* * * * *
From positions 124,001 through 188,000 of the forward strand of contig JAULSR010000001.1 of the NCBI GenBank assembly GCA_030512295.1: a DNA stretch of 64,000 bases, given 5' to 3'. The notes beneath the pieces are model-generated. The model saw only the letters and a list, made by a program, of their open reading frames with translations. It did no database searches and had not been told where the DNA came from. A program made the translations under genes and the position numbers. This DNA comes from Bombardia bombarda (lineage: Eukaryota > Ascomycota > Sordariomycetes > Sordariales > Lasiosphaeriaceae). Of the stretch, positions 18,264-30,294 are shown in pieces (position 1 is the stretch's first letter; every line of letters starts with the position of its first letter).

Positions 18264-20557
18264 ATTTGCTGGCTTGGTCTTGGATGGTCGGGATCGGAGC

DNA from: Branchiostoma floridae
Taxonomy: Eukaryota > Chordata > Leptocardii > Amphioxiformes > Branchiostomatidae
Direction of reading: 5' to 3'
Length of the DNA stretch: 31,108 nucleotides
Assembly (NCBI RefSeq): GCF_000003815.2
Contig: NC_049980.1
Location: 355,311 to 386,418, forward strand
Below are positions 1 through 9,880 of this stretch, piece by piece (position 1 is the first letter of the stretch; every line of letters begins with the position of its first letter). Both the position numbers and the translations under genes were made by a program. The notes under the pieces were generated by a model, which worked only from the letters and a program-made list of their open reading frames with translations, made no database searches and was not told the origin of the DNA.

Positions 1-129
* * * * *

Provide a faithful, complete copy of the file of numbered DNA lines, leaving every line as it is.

From positions 124,001 through 188,000 of the forward strand of contig JAULSR010000001.1 of the NCBI GenBank assembly GCA_030512295.1: a DNA stretch of 64,000 bases, given 5' to 3'. The notes beneath the pieces are model-generated. The model saw only the letters and a list, made by a program, of their open reading frames with translations. It did no database searches and had not been told where the DNA came from. A program made the translations under genes and the position numbers. This DNA comes from Bombardia bombarda (lineage: Eukaryota > Ascomycota > Sordariomycetes > Sordariales > Lasiosphaeriaceae). Of the stretch, positions 18,264-30,294 are shown in pieces (position 1 is the stretch's first letter; every line of letters starts with the position of its first letter).

Positions 18264-20557
18264 ATTTGCTGGCTTGGTCTTGGATGGTCGGGATCGGAGC

DNA from: Branchiostoma floridae
Taxonomy: Eukaryota > Chordata > Leptocardii > Amphioxiformes > Branchiostomatidae
Direction of reading: 5' to 3'
Length of the DNA stretch: 31,108 nucleotides
Assembly (NCBI RefSeq): GCF_000003815.2
Contig: NC_049980.1
Location: 355,311 to 386,418, forward strand
Below are positions 1 through 9,880 of this stretch, piece by piece (position 1 is the first letter of the stretch; every line of letters begins with the position of its first letter). Both the position numbers and the translations under genes were made by a program. The notes under the pieces were generated by a model, which worked only from the letters and a program-made list of their open reading frames with translations, made no database searches and was not told the origin of the DNA.

Positions 1-129